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Rob Sheldon dumps cold water on the “planetary autopsy” that says ET life is common


Remember the “planetary autopsy” that told us that rocky dead planets are common, therefore ET life is common? Our physics color commentator Rob Sheldon, an experimental physicist who is also the author of Genesis: The Long Ascent, vols 1 and 1, offers some thoughts on their assumptions:

I haven’t had a chance to comb through the science paper that this journo article is based on, but it appears to have a huge assumption in the middle of it. That is, it never actually sees any evidence of rocky planets, gas planets, water planets, or planets of any kind. What it actually finds is evidence of oxygen ions in a white-dwarf star. Now white-dwarfs are pretty hot–which is why they are white–so any oxygen will be ionized and emit light. But the “standard model” for a white-dwarf lifecycle has them forming from stars no more massive than our Sun, which don’t get big enough to make oxygen. Therefore seeing oxygen in a white dwarf is presumably due to a thin layer of ground-up planets laying on the surface.

As I argued several years ago when the BICEP2 results claimed to have observed gravitational waves, a theory can have one whopping assumption, one tooth-fairy, but no theory is allowed to have 2 tooth-fairies. Why? Because I can prove anything with 2 assumptions, or to say it differently, if each assumption is of low probability, then two assumptions are an even lower probability than their product.

And this analysis has a minimum of 2 tooth fairies. First it makes an assumption that all white dwarfs are made the same way (despite evidence to the contrary). Then it makes the assumption that observed oxygen has to come from planets (rather than, say, comets, nearby supernovae, giant molecular clouds, etc.) and that the planet had to have lots of oxygen on it (despite, say, the examples of Mercury, Jupiter, Saturn, Uranus and Neptune). And finally it has to assume that the planet only recently accreted onto the white dwarf (despite the previous existence of a white dwarf as a sun-type star living for billions of years with the same planets).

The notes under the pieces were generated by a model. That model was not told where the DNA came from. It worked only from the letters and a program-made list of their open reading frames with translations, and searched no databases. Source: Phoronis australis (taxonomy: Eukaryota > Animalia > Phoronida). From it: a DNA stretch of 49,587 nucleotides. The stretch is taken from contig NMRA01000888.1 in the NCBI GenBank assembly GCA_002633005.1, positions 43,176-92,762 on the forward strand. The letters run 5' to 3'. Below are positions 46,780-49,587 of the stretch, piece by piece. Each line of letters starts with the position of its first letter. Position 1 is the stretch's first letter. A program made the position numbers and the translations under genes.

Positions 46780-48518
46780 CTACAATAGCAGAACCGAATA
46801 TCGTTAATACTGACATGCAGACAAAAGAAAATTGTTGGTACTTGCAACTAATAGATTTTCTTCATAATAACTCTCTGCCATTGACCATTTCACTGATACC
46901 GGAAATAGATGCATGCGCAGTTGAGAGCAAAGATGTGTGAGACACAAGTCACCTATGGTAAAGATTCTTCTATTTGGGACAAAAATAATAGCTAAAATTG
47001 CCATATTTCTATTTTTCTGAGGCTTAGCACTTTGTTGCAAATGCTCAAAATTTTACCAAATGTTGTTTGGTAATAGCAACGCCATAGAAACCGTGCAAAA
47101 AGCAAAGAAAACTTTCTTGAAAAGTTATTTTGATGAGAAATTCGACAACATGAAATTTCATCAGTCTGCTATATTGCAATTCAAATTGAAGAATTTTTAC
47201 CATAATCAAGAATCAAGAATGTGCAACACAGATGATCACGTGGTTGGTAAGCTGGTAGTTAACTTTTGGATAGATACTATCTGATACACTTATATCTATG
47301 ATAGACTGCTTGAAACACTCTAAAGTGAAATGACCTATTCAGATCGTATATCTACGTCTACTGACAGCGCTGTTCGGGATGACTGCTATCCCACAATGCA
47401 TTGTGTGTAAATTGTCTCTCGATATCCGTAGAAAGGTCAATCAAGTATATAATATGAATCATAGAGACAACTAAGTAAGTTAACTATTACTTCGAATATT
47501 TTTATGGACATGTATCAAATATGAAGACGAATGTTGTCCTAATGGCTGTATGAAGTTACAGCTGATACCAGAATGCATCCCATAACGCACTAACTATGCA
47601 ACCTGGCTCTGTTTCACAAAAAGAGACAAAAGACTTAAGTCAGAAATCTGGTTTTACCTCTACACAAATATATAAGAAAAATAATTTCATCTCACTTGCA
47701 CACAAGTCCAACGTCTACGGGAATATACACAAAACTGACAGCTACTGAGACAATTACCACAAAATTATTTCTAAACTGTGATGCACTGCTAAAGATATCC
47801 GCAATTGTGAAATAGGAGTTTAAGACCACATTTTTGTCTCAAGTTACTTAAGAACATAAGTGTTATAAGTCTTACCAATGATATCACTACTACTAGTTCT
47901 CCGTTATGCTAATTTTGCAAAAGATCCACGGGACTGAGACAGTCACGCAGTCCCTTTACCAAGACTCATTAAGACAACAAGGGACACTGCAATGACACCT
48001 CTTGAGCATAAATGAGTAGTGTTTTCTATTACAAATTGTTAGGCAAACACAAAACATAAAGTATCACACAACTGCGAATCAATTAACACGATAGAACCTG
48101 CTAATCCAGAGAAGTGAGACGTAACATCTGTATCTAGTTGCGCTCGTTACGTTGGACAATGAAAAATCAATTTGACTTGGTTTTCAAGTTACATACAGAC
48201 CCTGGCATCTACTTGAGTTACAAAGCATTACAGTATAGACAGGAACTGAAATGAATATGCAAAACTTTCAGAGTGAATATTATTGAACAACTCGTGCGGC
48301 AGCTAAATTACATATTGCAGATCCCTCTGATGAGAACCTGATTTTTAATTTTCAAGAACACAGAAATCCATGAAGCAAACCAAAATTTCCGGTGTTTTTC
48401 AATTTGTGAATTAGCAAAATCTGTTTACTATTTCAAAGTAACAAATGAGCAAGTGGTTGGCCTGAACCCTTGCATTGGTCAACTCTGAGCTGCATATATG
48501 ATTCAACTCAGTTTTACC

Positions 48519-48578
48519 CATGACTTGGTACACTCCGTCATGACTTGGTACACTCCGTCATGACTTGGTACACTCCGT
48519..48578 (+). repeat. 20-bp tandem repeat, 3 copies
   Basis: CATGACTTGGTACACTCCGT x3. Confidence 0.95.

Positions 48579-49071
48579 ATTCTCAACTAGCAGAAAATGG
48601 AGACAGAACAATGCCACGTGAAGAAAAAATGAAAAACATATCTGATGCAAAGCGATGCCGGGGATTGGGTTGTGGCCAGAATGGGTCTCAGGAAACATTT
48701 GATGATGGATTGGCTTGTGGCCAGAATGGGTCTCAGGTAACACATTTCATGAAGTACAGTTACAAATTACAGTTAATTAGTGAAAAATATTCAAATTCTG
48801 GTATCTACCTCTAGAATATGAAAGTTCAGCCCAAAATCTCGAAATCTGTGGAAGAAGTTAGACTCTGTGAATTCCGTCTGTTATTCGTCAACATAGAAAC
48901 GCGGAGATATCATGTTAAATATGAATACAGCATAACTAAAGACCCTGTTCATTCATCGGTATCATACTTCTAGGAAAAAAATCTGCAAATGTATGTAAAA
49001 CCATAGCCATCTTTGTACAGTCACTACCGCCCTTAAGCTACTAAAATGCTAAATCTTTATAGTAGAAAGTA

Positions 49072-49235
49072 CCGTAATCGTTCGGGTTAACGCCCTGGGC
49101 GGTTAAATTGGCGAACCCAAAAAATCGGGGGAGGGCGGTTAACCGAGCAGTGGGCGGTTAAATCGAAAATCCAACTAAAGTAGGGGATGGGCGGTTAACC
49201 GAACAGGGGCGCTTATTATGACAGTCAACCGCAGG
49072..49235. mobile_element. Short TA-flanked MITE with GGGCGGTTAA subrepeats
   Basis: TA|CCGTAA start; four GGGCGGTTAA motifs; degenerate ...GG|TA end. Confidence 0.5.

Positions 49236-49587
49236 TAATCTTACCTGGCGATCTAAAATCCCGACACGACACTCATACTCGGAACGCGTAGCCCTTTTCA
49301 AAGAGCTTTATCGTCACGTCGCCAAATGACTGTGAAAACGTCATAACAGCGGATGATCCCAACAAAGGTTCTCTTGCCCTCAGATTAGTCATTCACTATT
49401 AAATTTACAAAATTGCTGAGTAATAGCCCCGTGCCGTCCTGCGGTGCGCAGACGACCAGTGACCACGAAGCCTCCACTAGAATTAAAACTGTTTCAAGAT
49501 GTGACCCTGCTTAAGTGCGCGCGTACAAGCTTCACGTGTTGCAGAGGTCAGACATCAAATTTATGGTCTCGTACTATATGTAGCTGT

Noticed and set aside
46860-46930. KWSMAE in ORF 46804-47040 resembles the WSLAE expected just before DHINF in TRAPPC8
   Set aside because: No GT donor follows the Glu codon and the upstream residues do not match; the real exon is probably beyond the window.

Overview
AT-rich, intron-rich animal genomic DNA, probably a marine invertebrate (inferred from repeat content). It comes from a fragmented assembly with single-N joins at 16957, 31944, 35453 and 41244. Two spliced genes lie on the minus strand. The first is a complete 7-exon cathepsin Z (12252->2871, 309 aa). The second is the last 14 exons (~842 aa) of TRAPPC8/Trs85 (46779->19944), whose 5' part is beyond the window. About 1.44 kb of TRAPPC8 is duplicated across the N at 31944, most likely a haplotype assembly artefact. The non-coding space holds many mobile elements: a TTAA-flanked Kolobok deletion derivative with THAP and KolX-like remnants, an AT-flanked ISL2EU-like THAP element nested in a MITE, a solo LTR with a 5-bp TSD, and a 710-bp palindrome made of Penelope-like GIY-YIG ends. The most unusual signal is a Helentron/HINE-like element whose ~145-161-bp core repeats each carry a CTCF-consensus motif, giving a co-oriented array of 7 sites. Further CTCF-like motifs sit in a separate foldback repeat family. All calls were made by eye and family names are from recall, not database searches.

I would argue that this is a very weak argument, mostly trying to jazz up a very boring data set or at least distract the audience from remembering the “standard candle” Nobel Prize assumed that all white dwarfs were identical. Either way, its a preposterous story attempting to distract from its most distressing results.

Researchers: Rocky dead planets common, therefore ET life common In case you thought this field was “settled science,” see also, recently: “‘Evolution’ says we are alone” and “Once again, for the thousandth time, we are “closing in” on alien life

In case you thought this field was “settled science”: “Evolution” says we are alone


Once again, for the thousandth time, we are “closing in” on alien life

ExtraTerrestrial life is as common as the Intelligent Designer wanted it to be. And given an Intelligently Designed universe that was designed for discovery I would expect there to be more than just us. That is given ID I would expect there to be other technologically capable intelligent beings living on planets orbiting stars much like our Sun. ET
Thank you very much, Mr. Sheldon. I don't read very much hard science, so it's always nice to have a pro explain things for me. vmahuna

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